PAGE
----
Hot answers tagged

45 votes

Could one perform a test to determine whether water was warmed by a microwave rather than over a flame?

No, and this is one of the important facts about thermodynamics: Once a system has reached equilibrium, its "thermal history" (how it got heated in the first place) has been erased and ...
niels nielsen's user avatar
30 votes
Accepted

Since water is a molecule, can the aerosol sprayed through double slit form interference pattern?

No, not with a spray. The reason for this is that "sprays" are not isolated molecules. They are fine droplets, and the individual droplets are still vastly larger than a molecule - a ...
The_Sympathizer's user avatar
26 votes

Could one perform a test to determine whether water was warmed by a microwave rather than over a flame?

I agree with niels nielsen's answer at the spherical cow level, but I can see two factors that will be different in the real world. Whether they can be measured or not I do not know. Both come down ...
Loren Pechtel's user avatar
22 votes
Accepted

Can water at absolute zero still be liquid?

The phenomenon is called supercooling: A liquid crossing its standard freezing point will crystalize in the presence of a seed crystal or nucleus around which a crystal structure can form creating a ...
Roger V.'s user avatar
  • 58.2k
18 votes
Accepted

Will just the increase in height of water column increase pressure or does mass play any role in it?

At first, the conclusion seems absurd. You have a tank, which is open at the top of the pipe, that is comfortably holding 1000 L of water. Then you add just 1 L more, albeit in an unusual shape, and ...
Scott McPeak's user avatar
13 votes

Could a fish swim out of a sphere of water in a zero-gravity environment?

The experiment has been done. Zero gravity is not required. Fish are observed to jump out of bodies of water on Earth.
John Doty's user avatar
  • 20.1k
12 votes

Why isn’t $\rm H_2 O$ a primordial element?

The only chemical elements created in during the Big Bang are hydrogen (H), helium (He) and lithium (Li). This phenomenon is called Big Bang nucleosynthesis and current theories predict very well the ...
Mauricio's user avatar
  • 4,957
11 votes

Since water is a molecule, can the aerosol sprayed through double slit form interference pattern?

The deBroglie wavelength of a droplet of water can be calculated like any other particle: $$\lambda = \frac{h}{mv}$$ Where $h = 6.62607015×10^{-34} \frac{J}{Hz}$ - at $100 \frac{m}{s}$ a 1000 nm ...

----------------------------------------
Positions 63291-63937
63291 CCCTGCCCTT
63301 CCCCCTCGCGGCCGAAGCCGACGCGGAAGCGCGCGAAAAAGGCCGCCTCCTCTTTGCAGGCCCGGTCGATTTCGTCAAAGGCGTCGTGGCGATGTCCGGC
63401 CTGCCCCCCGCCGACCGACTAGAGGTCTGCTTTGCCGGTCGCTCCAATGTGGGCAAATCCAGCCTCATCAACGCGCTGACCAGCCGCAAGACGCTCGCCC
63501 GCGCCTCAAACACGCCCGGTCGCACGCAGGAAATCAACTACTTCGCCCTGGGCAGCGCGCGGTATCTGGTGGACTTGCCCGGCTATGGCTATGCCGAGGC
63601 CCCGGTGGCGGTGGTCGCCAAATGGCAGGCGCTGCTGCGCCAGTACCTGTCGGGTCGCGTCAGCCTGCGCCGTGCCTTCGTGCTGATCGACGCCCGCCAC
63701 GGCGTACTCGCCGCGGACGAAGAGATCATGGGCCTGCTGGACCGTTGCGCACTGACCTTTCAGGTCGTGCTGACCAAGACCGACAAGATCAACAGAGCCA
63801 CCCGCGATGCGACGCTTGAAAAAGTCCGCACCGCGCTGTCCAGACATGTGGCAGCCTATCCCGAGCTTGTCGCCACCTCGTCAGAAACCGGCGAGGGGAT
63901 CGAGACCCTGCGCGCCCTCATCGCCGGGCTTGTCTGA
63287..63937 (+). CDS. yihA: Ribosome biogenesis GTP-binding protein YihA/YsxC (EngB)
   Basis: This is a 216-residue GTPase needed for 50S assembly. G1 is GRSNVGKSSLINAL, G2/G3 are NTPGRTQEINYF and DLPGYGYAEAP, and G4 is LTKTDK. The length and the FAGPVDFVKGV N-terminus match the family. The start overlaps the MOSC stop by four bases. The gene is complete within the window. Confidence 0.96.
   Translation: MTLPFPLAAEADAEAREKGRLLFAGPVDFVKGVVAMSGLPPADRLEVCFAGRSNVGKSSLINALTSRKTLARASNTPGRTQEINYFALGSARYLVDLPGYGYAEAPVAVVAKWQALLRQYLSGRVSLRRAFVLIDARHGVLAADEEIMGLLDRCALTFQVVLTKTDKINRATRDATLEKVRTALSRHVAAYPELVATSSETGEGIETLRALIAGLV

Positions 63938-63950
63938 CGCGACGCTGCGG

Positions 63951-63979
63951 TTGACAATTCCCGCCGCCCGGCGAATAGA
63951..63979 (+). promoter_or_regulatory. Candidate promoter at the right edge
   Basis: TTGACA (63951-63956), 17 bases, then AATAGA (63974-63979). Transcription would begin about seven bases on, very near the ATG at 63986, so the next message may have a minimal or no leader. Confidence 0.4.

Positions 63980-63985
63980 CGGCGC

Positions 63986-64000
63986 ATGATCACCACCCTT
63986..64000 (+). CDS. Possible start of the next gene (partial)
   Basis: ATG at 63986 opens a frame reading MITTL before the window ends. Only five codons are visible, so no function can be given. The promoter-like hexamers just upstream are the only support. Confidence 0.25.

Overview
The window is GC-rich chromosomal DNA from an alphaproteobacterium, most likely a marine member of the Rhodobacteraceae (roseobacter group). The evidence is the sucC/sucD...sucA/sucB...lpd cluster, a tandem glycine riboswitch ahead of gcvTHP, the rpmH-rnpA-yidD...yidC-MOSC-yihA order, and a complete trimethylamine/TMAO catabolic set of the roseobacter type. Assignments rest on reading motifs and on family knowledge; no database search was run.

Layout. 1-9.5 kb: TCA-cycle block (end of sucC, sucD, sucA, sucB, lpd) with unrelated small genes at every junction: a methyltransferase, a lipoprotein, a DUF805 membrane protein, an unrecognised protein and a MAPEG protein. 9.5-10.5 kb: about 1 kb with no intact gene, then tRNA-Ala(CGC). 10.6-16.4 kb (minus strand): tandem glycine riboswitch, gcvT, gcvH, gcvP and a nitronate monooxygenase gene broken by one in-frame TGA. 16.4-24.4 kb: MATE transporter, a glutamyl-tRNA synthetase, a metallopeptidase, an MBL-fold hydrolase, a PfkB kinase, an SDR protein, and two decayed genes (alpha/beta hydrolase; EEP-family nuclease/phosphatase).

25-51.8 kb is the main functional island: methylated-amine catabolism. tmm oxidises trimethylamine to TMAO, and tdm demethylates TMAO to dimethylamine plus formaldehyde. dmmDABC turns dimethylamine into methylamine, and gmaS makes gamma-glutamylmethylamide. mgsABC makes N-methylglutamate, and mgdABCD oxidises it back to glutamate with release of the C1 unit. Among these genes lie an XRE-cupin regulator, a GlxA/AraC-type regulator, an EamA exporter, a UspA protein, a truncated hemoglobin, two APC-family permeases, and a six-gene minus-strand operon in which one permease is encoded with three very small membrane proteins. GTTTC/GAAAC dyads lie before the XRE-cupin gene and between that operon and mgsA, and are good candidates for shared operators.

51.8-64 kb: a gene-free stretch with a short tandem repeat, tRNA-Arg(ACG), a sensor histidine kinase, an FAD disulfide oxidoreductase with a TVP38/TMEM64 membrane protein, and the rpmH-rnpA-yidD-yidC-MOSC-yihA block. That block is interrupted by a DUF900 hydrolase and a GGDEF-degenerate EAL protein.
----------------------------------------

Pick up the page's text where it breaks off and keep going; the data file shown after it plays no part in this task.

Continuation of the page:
Yakk's user avatar
  • 4,273
10 votes

Why does more ice melt slower than less ice?

Water has heat of fusion about $ H_{fus} =80~\text{cal/g}$, this means that for melting 1 gram of ice you need about 80 calories of heat. Obviously having more ice (monolithic piece or fragmented ...
Agnius Vasiliauskas's user avatar
9 votes

How would the volume of a drop of water (from a dropper) on the Moon and other bodies compare to one on Earth? (indoors of course!)

As per your comment below, there could be two aspects to your question, so I'll address both. According to this article, In the pendant drop test, a drop of liquid is suspended from the end of a tube ...
joseph h's user avatar
  • 29.1k
9 votes

Why does more ice melt slower than less ice?

The reason is still basically a variation of the square cube law. A pile or cup of ice cubes have more volume to melt relative to the effective surface area to perform heat transfer compared to if you ...
DKNguyen's user avatar
  • 9,129
8 votes

Could one perform a test to determine whether water was warmed by a microwave rather than over a flame?

According to Yakunov, A. V., Biliy, M. M., & Naumenko, A. P. (2017): There are so-called specific effects of microwaves. The first of them, although they have a thermal nature, cannot be ...
Blackhole's user avatar
  • 185
7 votes
Accepted

Breaking apart the surface tension of a water droplet

Such a capillary bridge will break when either surface tension overcomes adhesion or when gravity overcomes them both. For water, we expect the bridge to break before it separates by a distance ...
David Bailey's user avatar
  • 10.7k
5 votes

Will just the increase in height of water column increase pressure or does mass play any role in it?

The 1 liter pipe only encompasses a tiny fraction of the lid area of the tank. But is has caused a pressure of 972 kPa at the lid, and the lid is pushing downward on the liquid inside the tank with ...
Chet Miller's user avatar
  • 33.3k
5 votes

Why does water come out of a bottle in waves?

It doesn't always. But in general, if you get into a situation where more of it flowing causes less to flow, it's likely to come in waves. You have an air space. If you tilt the bottle enough that the ...